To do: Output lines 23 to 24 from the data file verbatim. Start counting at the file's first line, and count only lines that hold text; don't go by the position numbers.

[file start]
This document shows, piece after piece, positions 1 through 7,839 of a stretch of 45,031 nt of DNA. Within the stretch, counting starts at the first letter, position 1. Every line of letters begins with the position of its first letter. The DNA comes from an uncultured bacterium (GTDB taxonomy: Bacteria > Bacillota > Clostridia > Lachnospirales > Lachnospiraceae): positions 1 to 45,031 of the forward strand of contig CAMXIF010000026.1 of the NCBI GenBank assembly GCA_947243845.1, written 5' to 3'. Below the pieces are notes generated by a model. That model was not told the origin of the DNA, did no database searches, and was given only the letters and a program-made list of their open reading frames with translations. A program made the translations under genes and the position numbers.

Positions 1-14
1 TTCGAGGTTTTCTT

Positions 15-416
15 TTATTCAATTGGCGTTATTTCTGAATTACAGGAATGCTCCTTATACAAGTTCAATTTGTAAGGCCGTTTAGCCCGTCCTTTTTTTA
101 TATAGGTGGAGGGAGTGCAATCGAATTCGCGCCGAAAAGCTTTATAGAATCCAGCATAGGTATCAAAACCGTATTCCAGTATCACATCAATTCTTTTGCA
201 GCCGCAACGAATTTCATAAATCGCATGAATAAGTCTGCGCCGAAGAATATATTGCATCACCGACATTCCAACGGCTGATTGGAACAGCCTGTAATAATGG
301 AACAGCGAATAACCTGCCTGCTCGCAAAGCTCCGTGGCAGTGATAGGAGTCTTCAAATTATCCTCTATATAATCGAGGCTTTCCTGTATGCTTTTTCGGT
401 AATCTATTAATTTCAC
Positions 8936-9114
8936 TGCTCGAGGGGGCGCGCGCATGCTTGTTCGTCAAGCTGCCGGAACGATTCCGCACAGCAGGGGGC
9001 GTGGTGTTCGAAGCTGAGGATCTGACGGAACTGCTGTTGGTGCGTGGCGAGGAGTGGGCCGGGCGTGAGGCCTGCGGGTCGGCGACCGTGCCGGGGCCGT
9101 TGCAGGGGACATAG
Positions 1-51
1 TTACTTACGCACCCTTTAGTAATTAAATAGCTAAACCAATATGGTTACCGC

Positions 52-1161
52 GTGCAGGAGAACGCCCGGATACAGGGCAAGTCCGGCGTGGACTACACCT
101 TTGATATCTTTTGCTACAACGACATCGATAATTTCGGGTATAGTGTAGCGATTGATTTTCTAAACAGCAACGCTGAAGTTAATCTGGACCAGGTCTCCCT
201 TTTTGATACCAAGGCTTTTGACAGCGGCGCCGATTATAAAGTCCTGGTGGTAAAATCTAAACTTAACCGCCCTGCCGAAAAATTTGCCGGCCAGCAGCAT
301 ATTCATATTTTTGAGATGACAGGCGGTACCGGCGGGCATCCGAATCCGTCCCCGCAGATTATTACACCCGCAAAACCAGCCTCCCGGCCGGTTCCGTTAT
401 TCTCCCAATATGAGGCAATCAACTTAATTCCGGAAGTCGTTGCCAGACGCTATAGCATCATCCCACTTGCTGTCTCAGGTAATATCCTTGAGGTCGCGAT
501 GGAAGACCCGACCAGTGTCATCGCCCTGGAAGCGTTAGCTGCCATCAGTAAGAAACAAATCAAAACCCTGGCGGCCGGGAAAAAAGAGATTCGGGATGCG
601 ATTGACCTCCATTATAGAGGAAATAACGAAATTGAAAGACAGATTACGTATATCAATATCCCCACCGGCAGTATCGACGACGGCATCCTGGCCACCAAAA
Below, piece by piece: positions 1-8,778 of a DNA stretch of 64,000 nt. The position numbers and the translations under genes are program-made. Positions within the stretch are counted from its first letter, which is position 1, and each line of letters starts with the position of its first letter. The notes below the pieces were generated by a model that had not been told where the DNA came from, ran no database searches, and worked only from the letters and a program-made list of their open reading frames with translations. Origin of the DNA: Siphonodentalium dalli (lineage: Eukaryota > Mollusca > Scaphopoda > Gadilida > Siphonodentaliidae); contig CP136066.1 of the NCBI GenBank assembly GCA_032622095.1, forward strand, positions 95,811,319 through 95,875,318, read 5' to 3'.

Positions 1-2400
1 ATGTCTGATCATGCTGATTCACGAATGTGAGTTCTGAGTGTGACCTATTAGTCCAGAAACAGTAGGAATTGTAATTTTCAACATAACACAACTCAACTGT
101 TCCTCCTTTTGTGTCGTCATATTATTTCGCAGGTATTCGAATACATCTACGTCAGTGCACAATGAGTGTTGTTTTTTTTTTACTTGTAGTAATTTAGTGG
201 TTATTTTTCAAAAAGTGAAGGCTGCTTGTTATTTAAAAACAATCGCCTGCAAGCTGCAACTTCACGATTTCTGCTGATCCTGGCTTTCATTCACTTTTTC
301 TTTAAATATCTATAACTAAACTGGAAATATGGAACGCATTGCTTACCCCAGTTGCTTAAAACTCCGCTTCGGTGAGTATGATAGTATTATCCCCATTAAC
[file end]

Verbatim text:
601 ATTGACCTCCATTATAGAGGAAATAACGAAATTGAAAGACAGATTACGTATATCAATATCCCCACCGGCAGTATCGACGACGGCATCCTGGCCACCAAAA
Below, piece by piece: positions 1-8,778 of a DNA stretch of 64,000 nt. The position numbers and the translations under genes are program-made. Positions within the stretch are counted from its first letter, which is position 1, and each line of letters starts with the position of its first letter. The notes below the pieces were generated by a model that had not been told where the DNA came from, ran no database searches, and worked only from the letters and a program-made list of their open reading frames with translations. Origin of the DNA: Siphonodentalium dalli (lineage: Eukaryota > Mollusca > Scaphopoda > Gadilida > Siphonodentaliidae); contig CP136066.1 of the NCBI GenBank assembly GCA_032622095.1, forward strand, positions 95,811,319 through 95,875,318, read 5' to 3'.